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City to use high-tech method to trace pork origins

Update: July, 29/2016 - 09:00
A worker on animal health takes pork samples for tests of food safety and hygiene in HCM City’s Bình Chánh District. The city will launch a pilot programme on using technology to control and trace the origin of pork. – VNA/VNS Photo Hoàng Hải
Viet Nam News

HCM CITY — HCM City plans to launch a pilot programme on using technology to control and trace the origin of pork in an effort to ensure consumer health and benefits.

The programme will help pig breeders build brands and improve competitiveness, as well as provide better oversight over hygiene and food safety, according to the city Department of Industry and Trade (DoIT).

It is part of the city’s pilot project on creating safe food markets in the 2016-20 period implemented by the DoIT, with technologies used to trace pork origin developed by the HCM City High Technology Association.

Under the programme, pigs at breeding farms will wear two leg rings with an electronic stamp, which will record information about feed and vaccinations and other data. This will aid in individual identification of pigs as well.

Before slaughtering, quarantine staff will check and grant electronic quarantine certificates for pigs that meet hygiene and food safety standards.

When pork is transported to markets, market management boards and quarantine staff will use specialised machines to check the pork origins and allow the meat with clear origin to enter markets.

Traders at traditional markets who take part in distribution of meat under the project will be provided with an “electronic stamp" (integrated with the stamp attached on leg rings) to put on pork products.

Đào Hà Trung, chairman of the HCM City High Technology Association, said consumers could check product information with their smartphones and scan the stamp, or use devices set up at markets. They could also access the programme’s portal at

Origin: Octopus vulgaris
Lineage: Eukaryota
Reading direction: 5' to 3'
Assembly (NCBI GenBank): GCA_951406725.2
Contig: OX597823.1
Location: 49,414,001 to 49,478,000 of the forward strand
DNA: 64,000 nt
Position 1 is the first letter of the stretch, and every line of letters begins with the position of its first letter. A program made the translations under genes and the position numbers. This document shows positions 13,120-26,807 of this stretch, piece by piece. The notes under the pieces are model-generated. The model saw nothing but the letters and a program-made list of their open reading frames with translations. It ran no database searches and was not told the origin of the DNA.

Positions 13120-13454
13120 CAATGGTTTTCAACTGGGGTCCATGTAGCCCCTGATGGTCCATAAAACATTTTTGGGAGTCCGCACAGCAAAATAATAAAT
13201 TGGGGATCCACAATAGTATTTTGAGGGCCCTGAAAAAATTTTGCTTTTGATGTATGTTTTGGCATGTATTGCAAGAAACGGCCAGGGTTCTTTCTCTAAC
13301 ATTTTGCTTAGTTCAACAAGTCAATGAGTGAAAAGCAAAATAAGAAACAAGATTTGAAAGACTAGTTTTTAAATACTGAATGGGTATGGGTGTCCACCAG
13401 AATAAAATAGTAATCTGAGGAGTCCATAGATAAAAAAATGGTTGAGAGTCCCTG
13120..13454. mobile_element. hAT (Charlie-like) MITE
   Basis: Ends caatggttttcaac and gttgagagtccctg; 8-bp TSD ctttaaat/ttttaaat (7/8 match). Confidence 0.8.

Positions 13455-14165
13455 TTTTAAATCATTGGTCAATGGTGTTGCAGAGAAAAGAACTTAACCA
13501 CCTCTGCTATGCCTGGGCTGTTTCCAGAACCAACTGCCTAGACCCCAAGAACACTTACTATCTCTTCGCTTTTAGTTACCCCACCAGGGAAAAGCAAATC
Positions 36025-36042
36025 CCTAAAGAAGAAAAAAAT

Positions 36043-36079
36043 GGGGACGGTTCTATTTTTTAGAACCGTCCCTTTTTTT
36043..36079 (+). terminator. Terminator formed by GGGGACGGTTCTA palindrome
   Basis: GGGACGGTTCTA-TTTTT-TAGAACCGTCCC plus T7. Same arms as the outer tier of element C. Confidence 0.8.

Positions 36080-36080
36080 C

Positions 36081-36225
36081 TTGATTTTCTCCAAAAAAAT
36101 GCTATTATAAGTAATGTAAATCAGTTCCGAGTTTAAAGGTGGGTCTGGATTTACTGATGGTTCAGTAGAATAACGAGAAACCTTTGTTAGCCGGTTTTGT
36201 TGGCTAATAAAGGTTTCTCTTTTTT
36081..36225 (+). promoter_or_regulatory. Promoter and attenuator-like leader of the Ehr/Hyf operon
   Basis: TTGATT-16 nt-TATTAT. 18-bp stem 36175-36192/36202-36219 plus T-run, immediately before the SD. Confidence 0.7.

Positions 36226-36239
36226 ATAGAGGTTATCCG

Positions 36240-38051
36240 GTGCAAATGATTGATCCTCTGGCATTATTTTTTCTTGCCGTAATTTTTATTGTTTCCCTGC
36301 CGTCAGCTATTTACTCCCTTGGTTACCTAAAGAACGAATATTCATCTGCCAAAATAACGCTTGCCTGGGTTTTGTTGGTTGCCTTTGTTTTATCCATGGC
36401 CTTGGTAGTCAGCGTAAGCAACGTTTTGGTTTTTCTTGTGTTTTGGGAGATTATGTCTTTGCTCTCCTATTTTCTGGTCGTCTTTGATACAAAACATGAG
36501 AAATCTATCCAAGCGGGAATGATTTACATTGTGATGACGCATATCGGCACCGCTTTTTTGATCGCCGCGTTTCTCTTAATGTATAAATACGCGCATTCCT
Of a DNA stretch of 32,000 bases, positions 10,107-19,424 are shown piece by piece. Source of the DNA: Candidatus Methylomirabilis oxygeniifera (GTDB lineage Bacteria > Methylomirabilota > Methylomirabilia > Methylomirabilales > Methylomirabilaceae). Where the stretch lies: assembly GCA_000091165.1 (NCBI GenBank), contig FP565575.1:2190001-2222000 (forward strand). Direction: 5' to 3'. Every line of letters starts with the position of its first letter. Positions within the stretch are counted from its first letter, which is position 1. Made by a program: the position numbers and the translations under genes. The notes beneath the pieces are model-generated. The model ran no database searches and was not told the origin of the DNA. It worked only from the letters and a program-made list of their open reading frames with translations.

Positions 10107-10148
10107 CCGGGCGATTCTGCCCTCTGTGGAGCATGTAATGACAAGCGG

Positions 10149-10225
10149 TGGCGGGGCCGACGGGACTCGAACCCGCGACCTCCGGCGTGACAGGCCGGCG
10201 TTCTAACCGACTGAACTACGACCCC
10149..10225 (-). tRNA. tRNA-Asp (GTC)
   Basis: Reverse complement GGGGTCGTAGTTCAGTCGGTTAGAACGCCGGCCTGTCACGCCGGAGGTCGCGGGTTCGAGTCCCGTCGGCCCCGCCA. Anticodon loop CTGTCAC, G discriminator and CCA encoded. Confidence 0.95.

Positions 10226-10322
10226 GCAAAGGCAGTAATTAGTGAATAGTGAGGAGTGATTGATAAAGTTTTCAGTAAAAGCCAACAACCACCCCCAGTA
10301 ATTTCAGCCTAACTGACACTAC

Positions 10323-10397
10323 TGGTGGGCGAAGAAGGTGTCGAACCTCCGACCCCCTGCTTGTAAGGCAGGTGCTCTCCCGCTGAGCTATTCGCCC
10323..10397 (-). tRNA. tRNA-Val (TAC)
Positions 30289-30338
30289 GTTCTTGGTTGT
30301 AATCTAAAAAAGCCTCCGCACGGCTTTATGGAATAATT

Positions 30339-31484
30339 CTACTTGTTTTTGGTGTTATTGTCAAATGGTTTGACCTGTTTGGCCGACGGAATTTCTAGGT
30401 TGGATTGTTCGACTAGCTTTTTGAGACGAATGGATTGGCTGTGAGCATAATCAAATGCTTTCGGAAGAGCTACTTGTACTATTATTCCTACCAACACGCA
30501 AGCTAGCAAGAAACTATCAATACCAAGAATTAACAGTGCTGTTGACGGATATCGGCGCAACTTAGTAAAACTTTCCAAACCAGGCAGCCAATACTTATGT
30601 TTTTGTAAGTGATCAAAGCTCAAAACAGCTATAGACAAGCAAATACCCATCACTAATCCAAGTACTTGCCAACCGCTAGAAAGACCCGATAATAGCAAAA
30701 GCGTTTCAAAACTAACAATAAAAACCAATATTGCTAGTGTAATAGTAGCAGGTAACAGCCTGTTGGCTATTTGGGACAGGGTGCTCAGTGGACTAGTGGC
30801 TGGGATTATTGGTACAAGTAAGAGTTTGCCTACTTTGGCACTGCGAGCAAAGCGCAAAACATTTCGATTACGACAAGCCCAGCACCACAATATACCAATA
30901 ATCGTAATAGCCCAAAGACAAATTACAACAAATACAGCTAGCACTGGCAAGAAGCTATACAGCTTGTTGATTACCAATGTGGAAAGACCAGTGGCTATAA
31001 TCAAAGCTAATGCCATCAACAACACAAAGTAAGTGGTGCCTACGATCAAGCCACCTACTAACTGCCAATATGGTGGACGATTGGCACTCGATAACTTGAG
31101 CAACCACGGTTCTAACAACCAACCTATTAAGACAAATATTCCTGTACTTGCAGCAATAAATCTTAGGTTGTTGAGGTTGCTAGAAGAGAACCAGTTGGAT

“Consumers can check the product origin anytime and anywhere. The information will be automatically transferred to relevant agencies for easy inspection and control,” he said.

Trần Vĩnh Tuyến, deputy chairman of the HCM City People’s Committee, said this was one of several important measures to reduce the amount of unsafe meat as well as create conditions for consumers to use more safe products.

Initially, the programme will be carried out on a trial basis at 12 slaughterhouses; Hóc Môn and Bình Điền wholesales markets; Bến Thành, Hòa Bình, Bàu Cát, Thái Bình and An Đông markets; and Co.opmart, Co.opFood, Satramart, Satrafood, Vissan and Sagrifood stores.

The department has worked with provinces that supply meat to the city market, as well as slaughterhouses. It will work with traders to disseminate the programme and mobilise more participants to expand the scale of the programme. 

Huỳnh Tấn Phát, deputy head of the HCM City Animal Health Department, supports the programme but said agencies should pay more attention to the practical situation of food trading and adopt proper technical solutions.

The city consumes 10,000-10,500 pigs per day, but supplies meet only 18-20 per cent of demand.

The rest is supplied by other provinces, including Đồng Nai, Bình Dương, Long An, Bến Tre, Bà Rịa-Vũng Tàu and Bình Thuận.

About 7,300-7,500 pigs are slaughtered at slaughterhouses in the city each night, and the rest in other provinces. They are then transported to Bình Điền Wholesales Market.

To ensure the efficiency of the programme, provinces supplying pork to the city should offer their consent.

At wholesales markets, in addition to selling half sides of pork (that still have an ID ring), traders also sell pork cuts (tenderloin, ribs and others) that are hard to manage since the ID sign no longer exists.

Văn Đức Mười, general director of Vissan, said the implementation of the programme would help control the safety of meat sources, but would only become feasible when it was implemented at most breeding farms, slaughterhouses and retail places. — VNS


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